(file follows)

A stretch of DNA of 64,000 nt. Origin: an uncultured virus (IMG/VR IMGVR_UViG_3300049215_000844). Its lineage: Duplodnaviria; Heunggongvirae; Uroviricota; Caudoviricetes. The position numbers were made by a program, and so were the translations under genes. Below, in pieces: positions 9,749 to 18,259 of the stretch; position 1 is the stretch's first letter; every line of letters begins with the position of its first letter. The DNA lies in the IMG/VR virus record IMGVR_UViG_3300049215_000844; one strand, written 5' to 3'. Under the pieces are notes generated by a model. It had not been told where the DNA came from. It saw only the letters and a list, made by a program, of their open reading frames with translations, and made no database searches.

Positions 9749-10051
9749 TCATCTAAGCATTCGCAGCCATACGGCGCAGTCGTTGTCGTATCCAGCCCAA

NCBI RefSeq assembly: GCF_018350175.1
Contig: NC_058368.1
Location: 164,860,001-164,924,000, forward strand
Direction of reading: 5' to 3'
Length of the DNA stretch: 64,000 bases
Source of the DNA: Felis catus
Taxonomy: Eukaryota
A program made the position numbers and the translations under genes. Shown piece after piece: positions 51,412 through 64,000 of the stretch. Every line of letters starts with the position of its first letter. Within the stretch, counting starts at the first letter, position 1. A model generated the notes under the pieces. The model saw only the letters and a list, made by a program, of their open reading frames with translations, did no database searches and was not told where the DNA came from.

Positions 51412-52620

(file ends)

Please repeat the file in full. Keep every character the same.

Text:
A stretch of DNA of 64,000 nt. Origin: an uncultured virus (IMG/VR IMGVR_UViG_3300049215_000844). Its lineage: Duplodnaviria; Heunggongvirae; Uroviricota; Caudoviricetes. The position numbers were made by a program, and so were the translations under genes. Below, in pieces: positions 9,749 to 18,259 of the stretch; position 1 is the stretch's first letter; every line of letters begins with the position of its first letter. The DNA lies in the IMG/VR virus record IMGVR_UViG_3300049215_000844; one strand, written 5' to 3'. Under the pieces are notes generated by a model. It had not been told where the DNA came from. It saw only the letters and a list, made by a program, of their open reading frames with translations, and made no database searches.

Positions 9749-10051
9749 TCATCTAAGCATTCGCAGCCATACGGCGCAGTCGTTGTCGTATCCAGCCCAA

NCBI RefSeq assembly: GCF_018350175.1
Contig: NC_058368.1
Location: 164,860,001-164,924,000, forward strand
Direction of reading: 5' to 3'
Length of the DNA stretch: 64,000 bases
Source of the DNA: Felis catus
Taxonomy: Eukaryota
A program made the position numbers and the translations under genes. Shown piece after piece: positions 51,412 through 64,000 of the stretch. Every line of letters starts with the position of its first letter. Within the stretch, counting starts at the first letter, position 1. A model generated the notes under the pieces. The model saw only the letters and a list, made by a program, of their open reading frames with translations, did no database searches and was not told where the DNA came from.

Positions 51412-52620